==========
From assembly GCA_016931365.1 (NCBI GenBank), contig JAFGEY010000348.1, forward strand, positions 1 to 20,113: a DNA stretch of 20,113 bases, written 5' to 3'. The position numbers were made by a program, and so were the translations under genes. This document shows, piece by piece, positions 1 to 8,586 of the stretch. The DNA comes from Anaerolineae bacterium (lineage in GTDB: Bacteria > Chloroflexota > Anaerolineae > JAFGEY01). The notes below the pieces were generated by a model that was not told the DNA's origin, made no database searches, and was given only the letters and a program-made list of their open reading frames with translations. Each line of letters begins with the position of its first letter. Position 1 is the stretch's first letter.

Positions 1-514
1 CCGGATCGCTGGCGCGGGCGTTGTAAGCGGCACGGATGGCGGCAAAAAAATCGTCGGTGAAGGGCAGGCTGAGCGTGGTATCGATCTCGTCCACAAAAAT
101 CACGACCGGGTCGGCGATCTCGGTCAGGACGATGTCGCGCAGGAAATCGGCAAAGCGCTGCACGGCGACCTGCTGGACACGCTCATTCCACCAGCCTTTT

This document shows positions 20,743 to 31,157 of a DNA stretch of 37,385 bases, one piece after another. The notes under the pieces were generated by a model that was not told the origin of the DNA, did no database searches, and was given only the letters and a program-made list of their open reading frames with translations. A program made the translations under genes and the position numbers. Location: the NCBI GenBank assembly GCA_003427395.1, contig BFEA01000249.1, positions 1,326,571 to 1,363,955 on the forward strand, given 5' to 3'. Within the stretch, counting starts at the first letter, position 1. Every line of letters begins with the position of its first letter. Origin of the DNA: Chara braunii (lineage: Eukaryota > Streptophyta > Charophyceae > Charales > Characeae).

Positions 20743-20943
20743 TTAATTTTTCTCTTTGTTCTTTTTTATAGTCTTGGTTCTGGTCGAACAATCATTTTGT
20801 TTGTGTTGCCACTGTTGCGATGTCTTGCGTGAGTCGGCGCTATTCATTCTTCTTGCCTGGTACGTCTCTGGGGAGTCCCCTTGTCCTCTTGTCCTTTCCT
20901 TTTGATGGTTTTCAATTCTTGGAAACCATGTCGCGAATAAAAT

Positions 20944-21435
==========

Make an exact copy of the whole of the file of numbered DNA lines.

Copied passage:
From assembly GCA_016931365.1 (NCBI GenBank), contig JAFGEY010000348.1, forward strand, positions 1 to 20,113: a DNA stretch of 20,113 bases, written 5' to 3'. The position numbers were made by a program, and so were the translations under genes. This document shows, piece by piece, positions 1 to 8,586 of the stretch. The DNA comes from Anaerolineae bacterium (lineage in GTDB: Bacteria > Chloroflexota > Anaerolineae > JAFGEY01). The notes below the pieces were generated by a model that was not told the DNA's origin, made no database searches, and was given only the letters and a program-made list of their open reading frames with translations. Each line of letters begins with the position of its first letter. Position 1 is the stretch's first letter.

Positions 1-514
1 CCGGATCGCTGGCGCGGGCGTTGTAAGCGGCACGGATGGCGGCAAAAAAATCGTCGGTGAAGGGCAGGCTGAGCGTGGTATCGATCTCGTCCACAAAAAT
101 CACGACCGGGTCGGCGATCTCGGTCAGGACGATGTCGCGCAGGAAATCGGCAAAGCGCTGCACGGCGACCTGCTGGACACGCTCATTCCACCAGCCTTTT

This document shows positions 20,743 to 31,157 of a DNA stretch of 37,385 bases, one piece after another. The notes under the pieces were generated by a model that was not told the origin of the DNA, did no database searches, and was given only the letters and a program-made list of their open reading frames with translations. A program made the translations under genes and the position numbers. Location: the NCBI GenBank assembly GCA_003427395.1, contig BFEA01000249.1, positions 1,326,571 to 1,363,955 on the forward strand, given 5' to 3'. Within the stretch, counting starts at the first letter, position 1. Every line of letters begins with the position of its first letter. Origin of the DNA: Chara braunii (lineage: Eukaryota > Streptophyta > Charophyceae > Charales > Characeae).

Positions 20743-20943
20743 TTAATTTTTCTCTTTGTTCTTTTTTATAGTCTTGGTTCTGGTCGAACAATCATTTTGT
20801 TTGTGTTGCCACTGTTGCGATGTCTTGCGTGAGTCGGCGCTATTCATTCTTCTTGCCTGGTACGTCTCTGGGGAGTCCCCTTGTCCTCTTGTCCTTTCCT
20901 TTTGATGGTTTTCAATTCTTGGAAACCATGTCGCGAATAAAAT

Positions 20944-21435